When it comes to deciding your recruiting methods and selecting the right candidates, the amount of choices available may be overwhelming. Unfortunately, making a wrong hiring decision could cost a company time and money.  It might also have a negative impact on the company’s reputation, morale, and productivity. The Harvard Business Review points out that as much as “80 percent of employee turnover is due to bad hiring decisions.” Specifically, recruiters have been known to say that a poor hiring decision for a candidate earning $150,000 per year could cost the company an average of $375,000.

However, there are other less obvious costs that you may not be aware of, such as:

Time spent

  • interviewing candidate and verifying references
  • by managers and other employees on training
  • by HR on paperwork, benefits administration, payroll setup and orientation

Loss of

  • clients due to poor customer service
  • employee morale if others have to pick up the work of the lower-performing employee

Why Is This Cost So High?

Expenses associated with hiring include interview costs incurred by travel, hotel and meals; training and orientation costs; termination costs such as Cobra, unemployment costs, and potential litigation expenses (in case the candidate decides to sue the company for wrongful dismissal). But the highest cost comes with the need to repeat the entire hiring process to replace the wrong hire, which includes time and a multitude of expenses.

How to Avoid Hiring the Wrong Person?

One reason why someone may not be a good fit in a company could be the cultural misfit. This can occur when a candidate, who seemed perfect on nearly every level, cannot fit in with the team. Asking specific questions related to the candidate’s personality and preferences during the interview process can help determine whether the candidate will fit within the firm’s culture.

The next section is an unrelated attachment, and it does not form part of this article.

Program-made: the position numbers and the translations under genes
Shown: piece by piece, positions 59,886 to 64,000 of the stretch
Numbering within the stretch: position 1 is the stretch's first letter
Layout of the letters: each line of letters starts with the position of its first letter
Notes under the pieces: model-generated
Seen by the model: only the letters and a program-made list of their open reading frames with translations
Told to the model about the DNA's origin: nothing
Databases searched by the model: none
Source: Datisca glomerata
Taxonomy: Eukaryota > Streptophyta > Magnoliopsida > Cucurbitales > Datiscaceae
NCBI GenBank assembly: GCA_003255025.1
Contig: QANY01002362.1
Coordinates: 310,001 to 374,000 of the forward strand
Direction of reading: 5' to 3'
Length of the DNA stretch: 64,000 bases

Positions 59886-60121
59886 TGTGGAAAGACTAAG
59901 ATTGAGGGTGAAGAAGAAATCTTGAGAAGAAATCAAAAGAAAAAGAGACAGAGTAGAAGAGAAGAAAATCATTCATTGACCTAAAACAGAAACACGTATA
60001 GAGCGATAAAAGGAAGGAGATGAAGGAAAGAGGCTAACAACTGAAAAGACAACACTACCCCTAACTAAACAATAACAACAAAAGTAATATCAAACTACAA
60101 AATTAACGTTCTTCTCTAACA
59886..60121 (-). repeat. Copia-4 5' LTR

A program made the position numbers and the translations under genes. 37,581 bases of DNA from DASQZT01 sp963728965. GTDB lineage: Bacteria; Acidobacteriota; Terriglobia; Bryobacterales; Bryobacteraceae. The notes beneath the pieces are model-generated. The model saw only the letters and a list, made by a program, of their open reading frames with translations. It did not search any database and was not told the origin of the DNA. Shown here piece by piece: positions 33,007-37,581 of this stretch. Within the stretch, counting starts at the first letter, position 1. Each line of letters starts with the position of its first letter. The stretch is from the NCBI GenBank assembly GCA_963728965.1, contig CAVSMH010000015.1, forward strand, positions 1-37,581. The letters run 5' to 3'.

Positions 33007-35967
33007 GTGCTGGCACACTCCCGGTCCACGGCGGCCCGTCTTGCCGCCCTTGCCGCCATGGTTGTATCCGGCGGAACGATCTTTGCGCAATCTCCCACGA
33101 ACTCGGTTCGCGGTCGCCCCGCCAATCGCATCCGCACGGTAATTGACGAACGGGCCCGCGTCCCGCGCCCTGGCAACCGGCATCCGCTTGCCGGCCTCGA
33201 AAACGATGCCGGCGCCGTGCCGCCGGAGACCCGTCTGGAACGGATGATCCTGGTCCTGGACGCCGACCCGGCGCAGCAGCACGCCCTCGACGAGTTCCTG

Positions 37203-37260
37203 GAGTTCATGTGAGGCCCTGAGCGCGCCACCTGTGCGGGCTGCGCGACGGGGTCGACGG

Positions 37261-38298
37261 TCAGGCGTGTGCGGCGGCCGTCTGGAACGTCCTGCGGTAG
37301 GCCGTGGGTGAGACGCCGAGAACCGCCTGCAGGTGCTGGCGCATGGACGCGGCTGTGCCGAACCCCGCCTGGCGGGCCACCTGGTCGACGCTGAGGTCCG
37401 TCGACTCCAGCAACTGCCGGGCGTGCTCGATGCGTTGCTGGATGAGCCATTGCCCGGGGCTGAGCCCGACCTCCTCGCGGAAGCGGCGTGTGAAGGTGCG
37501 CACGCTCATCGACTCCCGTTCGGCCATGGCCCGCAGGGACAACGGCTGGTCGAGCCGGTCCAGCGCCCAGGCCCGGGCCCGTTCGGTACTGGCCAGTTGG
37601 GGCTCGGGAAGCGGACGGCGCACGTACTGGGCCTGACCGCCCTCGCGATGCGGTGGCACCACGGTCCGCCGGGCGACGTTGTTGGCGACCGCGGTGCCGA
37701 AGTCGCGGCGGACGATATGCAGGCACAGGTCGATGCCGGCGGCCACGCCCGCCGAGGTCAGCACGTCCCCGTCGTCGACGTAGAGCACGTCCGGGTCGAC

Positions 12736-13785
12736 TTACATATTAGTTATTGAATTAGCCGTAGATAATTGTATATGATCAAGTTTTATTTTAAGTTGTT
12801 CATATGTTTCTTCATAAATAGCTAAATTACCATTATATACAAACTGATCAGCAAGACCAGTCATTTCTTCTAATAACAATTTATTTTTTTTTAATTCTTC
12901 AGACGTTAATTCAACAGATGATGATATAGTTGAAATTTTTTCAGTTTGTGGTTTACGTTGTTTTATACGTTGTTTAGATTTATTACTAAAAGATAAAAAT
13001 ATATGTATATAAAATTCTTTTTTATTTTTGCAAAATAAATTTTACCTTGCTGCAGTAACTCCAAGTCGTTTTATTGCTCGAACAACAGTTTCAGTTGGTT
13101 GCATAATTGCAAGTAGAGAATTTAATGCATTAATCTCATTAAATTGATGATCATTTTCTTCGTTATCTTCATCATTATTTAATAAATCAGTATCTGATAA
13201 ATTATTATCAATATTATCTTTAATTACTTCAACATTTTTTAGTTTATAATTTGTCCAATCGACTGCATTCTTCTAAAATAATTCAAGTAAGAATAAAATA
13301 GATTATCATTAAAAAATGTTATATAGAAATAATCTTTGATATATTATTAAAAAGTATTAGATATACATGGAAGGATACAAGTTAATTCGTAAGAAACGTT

One option that helps companies make better hiring decisions is to hire employees on a contract-to-permanent basis. This way, employers can evaluate the candidate, risk-free, while he or she is performing the actual job before they make a permanent decision. The talent division of ADAPTURE staffs a variety of contract-to-permanent position to companies all over the nation.

Working with a recruiter who specializes in a given field can help hiring managers identify job candidates with the appropriate skills for the position. As a talent division, ADAPTURE helps you screen candidates based on their skills and qualifications. They then match these skills with the job functions dictated by the position.

Five Tips for Making a Better Hiring Decision

ADAPTURE outlines five tips that would help improve your chances of hiring the right candidate:

  1. Provide a Specific Job Description. Do not reuse past job functions because chances are the role has changed in the meantime. Be cognizant of your current needs and the skill set you are looking for in a candidate. Providing a detailed job description will help reduce the number of resumes received from unqualified applicants.
  2. Make a Personal Connection. Hiring involves having a conversation with applicants to establish a relationship. Interviews allow you explore an applicant’s qualifications while assessing whether he or she is a fit for your corporate culture.
  3. Look For Intangible Skills. A candidate’s skill set is not limited to functional abilities—it also includes how well he or she works in a collaborative environment. Employers should always ask questions that would reveal the candidate’s soft skills, such as leadership and communication.
  4. Use Multiple Resources. Even though you may have the final say in a hiring decision, it should never be an individual effort. Take advantage of the tools available to you at your organization—for example, human resources can help with the job description, and employees may be able to offer referrals.
  5. Provide a Reasonable Offer. In any type of economy, people in high-demand may have multiple job offers. You need to show them why they should choose your organization over your competitors. Clearly explain the benefits of working with your firm, and offer a compensation package that is in line with—or ideally, above—market rates.